Mid-Atlantic Small Craft Festival ~ Part 1

Log Canoe “Edmee S.” during the race.

 

(to start of project)

What a great weekend. Always is. With so much happening in just a few days, it will take several posts to do it any justice. It took three days just to go through all the photos. In the meantime, a large gallery of pictures has been uploaded here:

MASCF 2010 Gallery

Many of the pictures were taken by Terri or Emily, we traded cameras so often we lost track. A few were even taken by random strangers we handed a camera to. There’s some fun video coming, as well, that I hope to have ready in a few days.

–  o  –

The days leading up to the weekend were pretty dismal. The rain finally stopped sometime after sunrise on Friday. A cool front moved in, pushing all of it east. The night before, Tony from Montana sent a message saying the Bay was like a sloshing bathtub, the docks underwater even at low tide. A few tents looked thrashed and wet under the trees. Not a promising report for people expecting to both play in the Bay and camp under the stars. I imagined the grounds around the museum as one big ankle-deep duck pond.

Never-the-less, the first hour that morning was spent adjusting the trailer to carry a Melonseed. The old sharpie, my first boatbuilding project, is now kicked to the curb, off the trailer on saw horses at the edge of the woods.

 

 

 

 

When Emily arrived from Harrisonburg, we loaded up the car and headed north, a bit later than prudent if you want to miss traffic around DC.

Let me just say that rush hour on a Friday, trying to cross the Bay Bridge outside Annapolis, is the Eleventh Circle of Hell. We get spoiled living in the countryside, where the only obstacle to travel is an occasional hay wagon, and we just can’t get used to the frenetic stasis of traffic jams. Urban commuters take a bare knuckle approach to driving that puts gentle country folk at a disadvantage, especially when you have a delicate wooden vessel trailing aft lie a peacock tail. It took an hour and a half to go five miles, in ten foot increments.

While waiting to cross the bridge, Tony and a few intrepid souls were screeching across the Miles River in 25+ mph winds, gusting to 40, according to the buoy in Cambridge. We got a brief but enthusiastic text from him as we passed through the toll booth, and high over the water in the crosswinds on the bridge, lumpy, turbid water far below, we could imagine just how exhilarating it was. Once across the bridge, everything quickly reverts to farms and marshland, and we felt back in our element again.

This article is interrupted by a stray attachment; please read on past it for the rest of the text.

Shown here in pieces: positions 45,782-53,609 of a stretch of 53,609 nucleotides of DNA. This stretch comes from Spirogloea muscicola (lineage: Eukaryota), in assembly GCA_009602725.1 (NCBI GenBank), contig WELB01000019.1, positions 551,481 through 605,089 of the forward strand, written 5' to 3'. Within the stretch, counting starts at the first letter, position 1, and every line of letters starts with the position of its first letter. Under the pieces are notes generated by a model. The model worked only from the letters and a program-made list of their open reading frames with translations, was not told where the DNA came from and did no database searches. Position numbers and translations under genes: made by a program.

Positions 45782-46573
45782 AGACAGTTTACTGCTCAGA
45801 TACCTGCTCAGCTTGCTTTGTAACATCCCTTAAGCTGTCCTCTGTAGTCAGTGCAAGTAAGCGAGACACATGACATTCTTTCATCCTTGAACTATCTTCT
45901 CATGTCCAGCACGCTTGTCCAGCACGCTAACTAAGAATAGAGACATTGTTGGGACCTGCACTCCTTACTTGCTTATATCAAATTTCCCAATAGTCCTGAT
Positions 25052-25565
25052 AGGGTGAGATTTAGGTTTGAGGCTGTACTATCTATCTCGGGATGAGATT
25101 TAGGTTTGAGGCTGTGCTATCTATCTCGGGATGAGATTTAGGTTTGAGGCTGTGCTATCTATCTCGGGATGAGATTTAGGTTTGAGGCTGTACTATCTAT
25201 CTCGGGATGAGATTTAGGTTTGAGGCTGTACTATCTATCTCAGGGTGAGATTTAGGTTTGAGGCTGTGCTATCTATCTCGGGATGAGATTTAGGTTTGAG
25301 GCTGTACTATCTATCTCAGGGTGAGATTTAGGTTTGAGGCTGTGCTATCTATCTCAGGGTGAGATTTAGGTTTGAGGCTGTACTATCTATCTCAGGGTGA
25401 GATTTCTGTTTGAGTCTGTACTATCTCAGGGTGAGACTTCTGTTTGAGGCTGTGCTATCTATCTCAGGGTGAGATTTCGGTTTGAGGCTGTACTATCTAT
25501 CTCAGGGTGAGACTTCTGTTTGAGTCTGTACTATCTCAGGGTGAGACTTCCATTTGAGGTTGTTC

Some puddles were still standing when we pulled in to set up the tents, but a thick mat of pine needles kept everything dry, and the sandy soil quickly drained what was left.

 

 

We ran into Tony as we pulled in, who lent a hand with pitching the tents and rolling the trailer into place. We missed the crab/oyster roast, but had a great dinner on the docks in town.

Caesura was parked in the display area with blue painter’s tape still on the bare wood parts to seal out greasy road grime and water. And Little Buddy, who had a freshly broken bone in his foot, wore a blue tape boot to keep his splint dry, too, and got toted around in a bag all weekend. We made kind of a rumpled, funny crew, totally appropriate for the venue, and fit right in.

It turned into a beautiful weekend after all, weatherwise, and is always a great weekend in every other way. It was great seeing old friends, and we made some new ones. Tony and I got a sail in early the next morning, followed by the “race” on Doug Oeller’s catboat. I’ve got video from both of those to post soon. And we still have standing offers for sails with friends like Kevin Brennan and others from the Delaware TSCA.

 

 

 

 

 

melonseed skiff, mellonseed skiff, melon seed, mellon seed   

 

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